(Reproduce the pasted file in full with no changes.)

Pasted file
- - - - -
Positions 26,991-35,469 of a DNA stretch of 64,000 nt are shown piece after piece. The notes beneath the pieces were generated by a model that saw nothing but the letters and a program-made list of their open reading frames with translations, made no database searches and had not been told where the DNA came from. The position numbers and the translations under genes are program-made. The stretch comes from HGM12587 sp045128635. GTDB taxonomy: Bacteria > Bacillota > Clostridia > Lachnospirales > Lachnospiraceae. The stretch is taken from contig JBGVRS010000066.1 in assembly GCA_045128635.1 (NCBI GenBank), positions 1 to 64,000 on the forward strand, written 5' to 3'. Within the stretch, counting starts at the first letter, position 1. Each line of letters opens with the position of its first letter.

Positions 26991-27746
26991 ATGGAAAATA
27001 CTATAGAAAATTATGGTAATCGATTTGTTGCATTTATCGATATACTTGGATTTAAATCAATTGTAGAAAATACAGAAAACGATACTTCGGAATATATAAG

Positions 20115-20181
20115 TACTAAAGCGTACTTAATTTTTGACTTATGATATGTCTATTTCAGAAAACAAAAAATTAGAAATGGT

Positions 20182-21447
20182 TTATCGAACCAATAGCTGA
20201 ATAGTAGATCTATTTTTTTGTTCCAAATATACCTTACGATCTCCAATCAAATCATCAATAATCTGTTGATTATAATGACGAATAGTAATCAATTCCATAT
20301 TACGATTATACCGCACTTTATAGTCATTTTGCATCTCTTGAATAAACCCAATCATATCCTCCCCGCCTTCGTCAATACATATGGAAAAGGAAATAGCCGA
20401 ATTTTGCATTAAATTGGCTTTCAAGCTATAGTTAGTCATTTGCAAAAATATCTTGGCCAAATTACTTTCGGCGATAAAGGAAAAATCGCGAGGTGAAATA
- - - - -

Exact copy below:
Positions 26,991-35,469 of a DNA stretch of 64,000 nt are shown piece after piece. The notes beneath the pieces were generated by a model that saw nothing but the letters and a program-made list of their open reading frames with translations, made no database searches and had not been told where the DNA came from. The position numbers and the translations under genes are program-made. The stretch comes from HGM12587 sp045128635. GTDB taxonomy: Bacteria > Bacillota > Clostridia > Lachnospirales > Lachnospiraceae. The stretch is taken from contig JBGVRS010000066.1 in assembly GCA_045128635.1 (NCBI GenBank), positions 1 to 64,000 on the forward strand, written 5' to 3'. Within the stretch, counting starts at the first letter, position 1. Each line of letters opens with the position of its first letter.

Positions 26991-27746
26991 ATGGAAAATA
27001 CTATAGAAAATTATGGTAATCGATTTGTTGCATTTATCGATATACTTGGATTTAAATCAATTGTAGAAAATACAGAAAACGATACTTCGGAATATATAAG

Positions 20115-20181
20115 TACTAAAGCGTACTTAATTTTTGACTTATGATATGTCTATTTCAGAAAACAAAAAATTAGAAATGGT

Positions 20182-21447
20182 TTATCGAACCAATAGCTGA
20201 ATAGTAGATCTATTTTTTTGTTCCAAATATACCTTACGATCTCCAATCAAATCATCAATAATCTGTTGATTATAATGACGAATAGTAATCAATTCCATAT
20301 TACGATTATACCGCACTTTATAGTCATTTTGCATCTCTTGAATAAACCCAATCATATCCTCCCCGCCTTCGTCAATACATATGGAAAAGGAAATAGCCGA
20401 ATTTTGCATTAAATTGGCTTTCAAGCTATAGTTAGTCATTTGCAAAAATATCTTGGCCAAATTACTTTCGGCGATAAAGGAAAAATCGCGAGGTGAAATA